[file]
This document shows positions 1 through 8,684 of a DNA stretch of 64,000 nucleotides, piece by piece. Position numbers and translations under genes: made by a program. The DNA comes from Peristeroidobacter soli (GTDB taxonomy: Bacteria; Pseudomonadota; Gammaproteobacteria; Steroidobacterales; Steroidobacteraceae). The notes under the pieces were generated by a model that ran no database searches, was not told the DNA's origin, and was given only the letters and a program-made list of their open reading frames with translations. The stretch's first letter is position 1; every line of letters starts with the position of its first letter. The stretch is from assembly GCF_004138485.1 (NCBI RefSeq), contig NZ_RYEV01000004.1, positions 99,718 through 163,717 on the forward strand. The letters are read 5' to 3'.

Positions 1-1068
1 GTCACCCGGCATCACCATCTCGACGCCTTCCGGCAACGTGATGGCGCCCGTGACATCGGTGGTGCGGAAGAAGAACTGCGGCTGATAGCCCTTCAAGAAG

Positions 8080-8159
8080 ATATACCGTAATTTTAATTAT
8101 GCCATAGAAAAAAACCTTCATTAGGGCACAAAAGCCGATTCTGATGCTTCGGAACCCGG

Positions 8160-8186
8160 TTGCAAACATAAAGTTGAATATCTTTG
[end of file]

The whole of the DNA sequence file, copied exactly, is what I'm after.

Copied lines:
This document shows positions 1 through 8,684 of a DNA stretch of 64,000 nucleotides, piece by piece. Position numbers and translations under genes: made by a program. The DNA comes from Peristeroidobacter soli (GTDB taxonomy: Bacteria; Pseudomonadota; Gammaproteobacteria; Steroidobacterales; Steroidobacteraceae). The notes under the pieces were generated by a model that ran no database searches, was not told the DNA's origin, and was given only the letters and a program-made list of their open reading frames with translations. The stretch's first letter is position 1; every line of letters starts with the position of its first letter. The stretch is from assembly GCF_004138485.1 (NCBI RefSeq), contig NZ_RYEV01000004.1, positions 99,718 through 163,717 on the forward strand. The letters are read 5' to 3'.

Positions 1-1068
1 GTCACCCGGCATCACCATCTCGACGCCTTCCGGCAACGTGATGGCGCCCGTGACATCGGTGGTGCGGAAGAAGAACTGCGGCTGATAGCCCTTCAAGAAG

Positions 8080-8159
8080 ATATACCGTAATTTTAATTAT
8101 GCCATAGAAAAAAACCTTCATTAGGGCACAAAAGCCGATTCTGATGCTTCGGAACCCGG

Positions 8160-8186
8160 TTGCAAACATAAAGTTGAATATCTTTG